Second Thoughts Game #31: A's 3, Indians 4
The Indians catch a break
Unless my admittedly questionable eyesight is failing desperately theAdam Rosales homerun/double call and later review may have been the most abysmal, egregious call I have seen in a long time.
How this crew failed to correct the call on the field and reward Rosales with a homerun is beyond me. However, fortunately for Chris Perez and the Indians this time it went their way. While I won’t wax poetic about the beauty of imperfection, provided by umpires, I will say that these things tend to even out over the course of a season. A 162 game sample size seems to balance out this human element even though it probably could be avoided in the first place.
Never the less, the Indians got yet another break, continuing the momentum and clinching a series win against last season’s A.L. West Champions.
Masterson builds on the rotation’s momentum
While Justin Masterson had struggled after his tremendous start to the season, he like the rest of the rotation over the past two weeks offered a quality start that kept the Indians in the game until the offense could produce. In the first three games of this series with the Athletics, the team leading all of baseball in runs scored, Indians starters have allowed 5 earned runs over 20 1/3 innings. The A’s were due for a valley but they are a solid offensive team who the Indians staff have rendered inert.
Masterson pitched very well, really not allowing any high quality contact all evening. Justin flashed his above average stuff, striking out as many A’s (7) as base runners allowed (7). What the Indians have in Masterson is something between his 2011 and 2012 production; a 2-3 starter who can pitch about 210 innings with an ERA between 3.50-3.90 and 12-16 wins based on run support. Justin is most easily likened to a James Shields type, which is a valuable commodity, just ask the Royals who gave up super prospect Wil Myers for two years of this type of player.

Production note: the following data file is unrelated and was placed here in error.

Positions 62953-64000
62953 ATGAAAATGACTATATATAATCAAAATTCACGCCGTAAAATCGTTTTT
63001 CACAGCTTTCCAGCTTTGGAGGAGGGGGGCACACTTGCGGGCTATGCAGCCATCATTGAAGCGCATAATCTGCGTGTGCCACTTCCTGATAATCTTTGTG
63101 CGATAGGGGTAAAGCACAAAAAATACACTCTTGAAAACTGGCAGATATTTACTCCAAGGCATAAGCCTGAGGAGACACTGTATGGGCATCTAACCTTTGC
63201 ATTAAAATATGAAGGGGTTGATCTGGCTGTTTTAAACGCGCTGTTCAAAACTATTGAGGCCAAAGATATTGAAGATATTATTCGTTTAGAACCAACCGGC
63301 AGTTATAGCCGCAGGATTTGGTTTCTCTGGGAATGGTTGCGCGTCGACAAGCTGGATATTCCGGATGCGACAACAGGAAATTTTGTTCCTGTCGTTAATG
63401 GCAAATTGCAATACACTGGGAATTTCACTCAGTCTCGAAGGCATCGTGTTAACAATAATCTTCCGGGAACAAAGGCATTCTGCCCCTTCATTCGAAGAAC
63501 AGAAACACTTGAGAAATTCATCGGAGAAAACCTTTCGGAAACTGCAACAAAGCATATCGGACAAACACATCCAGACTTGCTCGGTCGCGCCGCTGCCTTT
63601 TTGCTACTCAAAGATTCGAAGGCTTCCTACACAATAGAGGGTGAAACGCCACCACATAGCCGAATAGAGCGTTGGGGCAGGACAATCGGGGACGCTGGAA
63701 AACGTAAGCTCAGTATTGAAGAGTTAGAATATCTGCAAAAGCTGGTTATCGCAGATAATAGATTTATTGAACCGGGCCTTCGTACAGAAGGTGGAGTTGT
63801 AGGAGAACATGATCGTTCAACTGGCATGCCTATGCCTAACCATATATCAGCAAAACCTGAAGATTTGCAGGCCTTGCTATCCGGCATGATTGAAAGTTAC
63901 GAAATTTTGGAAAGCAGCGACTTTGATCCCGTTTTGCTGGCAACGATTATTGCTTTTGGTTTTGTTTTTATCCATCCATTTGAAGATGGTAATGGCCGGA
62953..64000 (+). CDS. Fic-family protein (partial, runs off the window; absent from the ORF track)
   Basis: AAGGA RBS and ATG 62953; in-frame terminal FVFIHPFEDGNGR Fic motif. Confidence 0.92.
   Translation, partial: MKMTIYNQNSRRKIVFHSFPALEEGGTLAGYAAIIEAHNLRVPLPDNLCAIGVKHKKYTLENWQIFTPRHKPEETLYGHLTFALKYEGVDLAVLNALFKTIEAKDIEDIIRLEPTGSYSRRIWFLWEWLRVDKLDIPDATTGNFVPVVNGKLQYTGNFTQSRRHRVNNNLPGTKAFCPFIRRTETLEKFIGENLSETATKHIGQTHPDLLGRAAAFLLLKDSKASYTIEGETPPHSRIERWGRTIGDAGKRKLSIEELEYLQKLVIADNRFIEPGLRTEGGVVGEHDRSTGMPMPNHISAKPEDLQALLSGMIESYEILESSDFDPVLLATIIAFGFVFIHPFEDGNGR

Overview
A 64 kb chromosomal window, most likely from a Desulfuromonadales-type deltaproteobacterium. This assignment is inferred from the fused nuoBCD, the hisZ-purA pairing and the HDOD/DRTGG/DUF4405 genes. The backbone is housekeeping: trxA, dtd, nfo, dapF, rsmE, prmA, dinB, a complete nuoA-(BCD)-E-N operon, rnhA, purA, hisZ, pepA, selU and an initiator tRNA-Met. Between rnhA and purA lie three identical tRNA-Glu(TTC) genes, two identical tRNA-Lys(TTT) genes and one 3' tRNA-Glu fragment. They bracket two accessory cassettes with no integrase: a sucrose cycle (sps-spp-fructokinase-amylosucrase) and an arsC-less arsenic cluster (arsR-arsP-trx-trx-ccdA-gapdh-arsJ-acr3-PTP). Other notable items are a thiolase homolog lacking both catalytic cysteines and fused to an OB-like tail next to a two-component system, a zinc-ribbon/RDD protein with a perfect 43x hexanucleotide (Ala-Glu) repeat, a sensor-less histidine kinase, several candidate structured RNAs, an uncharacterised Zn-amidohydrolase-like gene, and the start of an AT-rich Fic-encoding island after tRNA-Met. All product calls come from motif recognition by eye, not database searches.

Add in Zach McAllister - a Jake Westbrook type - as well as the three most productive pitchers between Ubaldo Jimenez, Scott Kazmir, Corey Kluber, Trevor Bauer, and Carlos Carrasco who have all shown positive signs of late, and you have a solid big-league rotation.
While the last few weeks have felt like a perfect world scenario for this rotation and regression is due, it still has been immensely positive. They have managed to bridge the gap to the point where many thought Bauer and Carrasco would be called upon and furthermore swapping any one of them out would be an incredibly tough call. In two weeks this rotation has gone from consistently inconsistent to promising, which is cause for optimism.
An overused yet insightful stat
Swisher and Santana’s bombs in the sixth inning represent the 10th time the Tribe has hit two homeruns in the same inning this season; it happened only nine times all of last season. The Indians power from the top to the bottom of the lineup is incredibly deep. Only two of the nine regular starters, Bourn and Brantley, don’t have at least 15 homerun pop. Three of which are 20 home run guys and one of which is Mark Reynolds who is a 40 home run guy. It is becoming clear that with the depth of power in this lineup it is in the top five-to-ten in baseball.
Michael Brantley, professional hitter
This team has a group of guys who work counts, be it Nick Swisher, Carlos Santana, or even Reynolds, but Michael Brantley is perhaps the most enjoyable to watch. Brantley’s quick, compact swing and elite eye make him a joy in the batter’s box. His contact ability is impressive; while the league generally averages around .160 in 0-2 counts Brantley is hitting .235. Michael showed this ability last night, watching a few strikes from A.J. Griffin a starter he hadn’t faced and then taking an 0-2 pitch the opposite way for a hit. While he does not offer much power or even impact speed his approach and hit tool make this lineup even longer once Bourn’s return forces him to slide down in the order.
- Joe Smith has a 10.13 K/9 and a 0.75 WHIP; one of the most underappreciated relievers in baseball
- 11,125 in attendance, sadly not even their worst draw of this series
- The Indians have won 9 out of 10 and the hot streak has left them with the seventh best run differential in baseball at +26
Up Next: A’s v. Indians @ Progressive Field. First pitch at 12:05 ET
The Indians will be starting southpaw Scott Kazmir who has settled down in his second and third starts going at least five innings and allowing only two runs in both starts
Starting for Oakland will be former Indian and PED consumer, the ageless Bartolo Colon. Colon has been effective so far this year, entering the start at 3-1 with a 3.62 earned run average.
Interact with Michael by email at firstname.lastname@example.org and on Twitter @MichaelHattery